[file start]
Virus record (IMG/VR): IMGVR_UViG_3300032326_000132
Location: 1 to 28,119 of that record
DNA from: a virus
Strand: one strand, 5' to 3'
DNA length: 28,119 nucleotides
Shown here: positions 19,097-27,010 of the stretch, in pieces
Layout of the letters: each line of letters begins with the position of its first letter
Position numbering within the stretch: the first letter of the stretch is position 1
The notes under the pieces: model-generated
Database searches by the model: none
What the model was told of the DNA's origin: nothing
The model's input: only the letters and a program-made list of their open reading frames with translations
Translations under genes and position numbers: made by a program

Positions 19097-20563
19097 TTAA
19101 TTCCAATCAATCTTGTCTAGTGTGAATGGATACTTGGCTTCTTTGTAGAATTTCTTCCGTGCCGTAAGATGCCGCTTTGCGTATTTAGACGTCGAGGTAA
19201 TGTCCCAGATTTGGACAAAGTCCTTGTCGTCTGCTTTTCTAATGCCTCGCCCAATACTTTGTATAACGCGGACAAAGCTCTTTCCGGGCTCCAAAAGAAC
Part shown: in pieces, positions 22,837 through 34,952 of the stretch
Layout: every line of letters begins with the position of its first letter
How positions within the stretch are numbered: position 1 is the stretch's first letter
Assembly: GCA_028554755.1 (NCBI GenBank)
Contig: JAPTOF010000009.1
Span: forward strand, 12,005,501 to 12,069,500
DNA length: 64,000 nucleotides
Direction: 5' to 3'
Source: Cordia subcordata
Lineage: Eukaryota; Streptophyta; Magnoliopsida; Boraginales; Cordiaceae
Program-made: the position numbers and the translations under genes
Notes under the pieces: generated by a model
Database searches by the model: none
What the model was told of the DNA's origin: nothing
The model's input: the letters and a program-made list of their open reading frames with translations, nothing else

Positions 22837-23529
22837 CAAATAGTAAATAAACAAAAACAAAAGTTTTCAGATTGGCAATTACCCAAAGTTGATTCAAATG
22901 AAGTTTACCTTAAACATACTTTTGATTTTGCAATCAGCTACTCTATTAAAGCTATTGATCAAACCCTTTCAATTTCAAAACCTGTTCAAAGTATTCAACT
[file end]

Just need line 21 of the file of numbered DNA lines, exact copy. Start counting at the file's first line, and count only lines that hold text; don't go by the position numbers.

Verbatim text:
Assembly: GCA_028554755.1 (NCBI GenBank)